By William Dillon Piersen
This publication examines the advance of an Afro-American culture in eighteenth-century New England. Piersen issues himself no longer with the equipment of slave keep an eye on or the political and social disabilities of bondage, yet with the techniques of cultural swap and production from the black bondsman's standpoint. What used to be it wish to be an African immigrant in colonial New England? What attitudes and assumptions underlay the Afro-American reaction to Yankee tradition? What does the advance in the confines of a predominantly white and ethnocentric New England of an Afro-American folks tradition in faith, public rituals, folks arts and crafts, social mores, and day-by-day habit say in regards to the construction of yank culture?
On the face of it, the grasp type known as the tunes and slaves danced the beat. Blacks who have been taken into New England's bondage have been sincerely engulfed in a pervasive, narrow-minded Euro-American society that had little interest in fostering Afro-American autonomy. the hot England adventure was once frequently merciless, and the numbers by myself recommend it was once one of the so much unequal of black/white cultural contacts within the New international. still, regardless of the strictures of bondage, the black Yankees of eighteenth-century New England created a maintaining folks tradition in their personal.
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Extra info for Black Yankees: the development of an Afro-American subculture in eighteenth-century New England
A study of New England newspaper advertisements for new slaves undertaken by the historian Lorenzo Greene indicates that almost two-thirds of the notices did not specify the origin of the slaves. In the other cases, Africa was mentioned more commonly than the West Indies by a ratio of four to three. "15 Slaves from the West Indies commonly came from the English islands, primarily Barbados, but also from Jamaica, St. 16 But for New Englanders the West Indies were not so much a source of origin for new slaves as a way station on the transatlantic trade.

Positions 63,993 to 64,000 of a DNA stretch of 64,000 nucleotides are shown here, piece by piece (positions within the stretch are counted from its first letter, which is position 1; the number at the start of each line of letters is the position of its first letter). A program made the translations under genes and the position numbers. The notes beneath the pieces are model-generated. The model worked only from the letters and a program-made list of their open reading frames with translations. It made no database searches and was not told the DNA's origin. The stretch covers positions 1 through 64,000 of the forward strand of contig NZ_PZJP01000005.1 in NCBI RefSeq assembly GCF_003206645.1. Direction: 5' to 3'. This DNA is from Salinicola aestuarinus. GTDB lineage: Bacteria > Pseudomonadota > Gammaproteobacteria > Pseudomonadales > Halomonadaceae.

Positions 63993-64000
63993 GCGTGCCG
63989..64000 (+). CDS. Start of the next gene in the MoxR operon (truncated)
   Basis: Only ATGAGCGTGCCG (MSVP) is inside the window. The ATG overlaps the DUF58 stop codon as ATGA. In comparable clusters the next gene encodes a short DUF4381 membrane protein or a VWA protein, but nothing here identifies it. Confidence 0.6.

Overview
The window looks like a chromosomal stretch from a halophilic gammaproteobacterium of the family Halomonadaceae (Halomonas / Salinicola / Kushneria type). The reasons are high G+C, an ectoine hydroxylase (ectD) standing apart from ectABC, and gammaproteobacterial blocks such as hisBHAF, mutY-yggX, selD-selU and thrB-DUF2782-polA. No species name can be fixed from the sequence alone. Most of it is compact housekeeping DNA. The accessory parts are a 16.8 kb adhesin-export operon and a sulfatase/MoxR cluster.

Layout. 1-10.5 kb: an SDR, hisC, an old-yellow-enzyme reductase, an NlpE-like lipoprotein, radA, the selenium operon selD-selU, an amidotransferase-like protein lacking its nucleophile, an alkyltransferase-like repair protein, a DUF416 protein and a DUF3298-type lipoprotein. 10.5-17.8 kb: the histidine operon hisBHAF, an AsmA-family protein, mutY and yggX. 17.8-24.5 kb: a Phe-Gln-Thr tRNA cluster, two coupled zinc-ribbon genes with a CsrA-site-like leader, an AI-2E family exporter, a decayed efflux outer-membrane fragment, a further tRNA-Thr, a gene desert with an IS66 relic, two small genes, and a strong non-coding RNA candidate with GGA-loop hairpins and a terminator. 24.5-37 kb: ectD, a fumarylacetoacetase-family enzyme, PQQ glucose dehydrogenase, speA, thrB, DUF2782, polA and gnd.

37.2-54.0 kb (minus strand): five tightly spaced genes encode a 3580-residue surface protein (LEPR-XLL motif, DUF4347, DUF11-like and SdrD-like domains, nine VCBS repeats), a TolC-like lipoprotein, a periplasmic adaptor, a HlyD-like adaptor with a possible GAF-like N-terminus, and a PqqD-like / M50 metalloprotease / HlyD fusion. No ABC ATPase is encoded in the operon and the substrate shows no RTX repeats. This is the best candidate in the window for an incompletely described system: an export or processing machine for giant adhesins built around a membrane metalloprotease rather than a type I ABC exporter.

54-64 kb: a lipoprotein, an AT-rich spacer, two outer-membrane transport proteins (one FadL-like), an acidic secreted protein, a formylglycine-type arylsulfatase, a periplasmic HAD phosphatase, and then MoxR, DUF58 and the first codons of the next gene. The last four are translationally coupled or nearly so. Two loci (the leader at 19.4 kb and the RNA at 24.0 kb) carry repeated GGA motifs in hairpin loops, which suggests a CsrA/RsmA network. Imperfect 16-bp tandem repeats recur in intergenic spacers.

Whatever the case, I am certain these sources animate the lives and attitudes of the early black Yankees in a way other forms of evidence cannot. The study of folk peoples requires the insights of folk sources. When we use them, the belief of the first Afro-Americans of New England who lived in faith that they would be reborn in a better time and place is at least partially realized. Page 1 PART 1 AFRICAN IMMIGRANTS AND BLACK YANKEES Page 3 Chapter 1 New Slaves in a New World Nature as much as Christianity carved a puritanical character on the New England way of life.
The black population was not evenly or sparsely divided throughout New England but was, instead, concentrated in areas of much heavier black residence. In the second half of the eighteenth century, for example, as the Negro population grew from over 11,000 to 16,000 people, the blacks were not scattered randomly throughout New England but were, instead, primarily concentrated in and around the coastal urban centers, along the river systems, and in the Narragansett region of Rhode Island. This clustering of the Afro-American population was important because it permitted the development Page 15 of a black subculture in New England which a more scattered settlement might have precluded.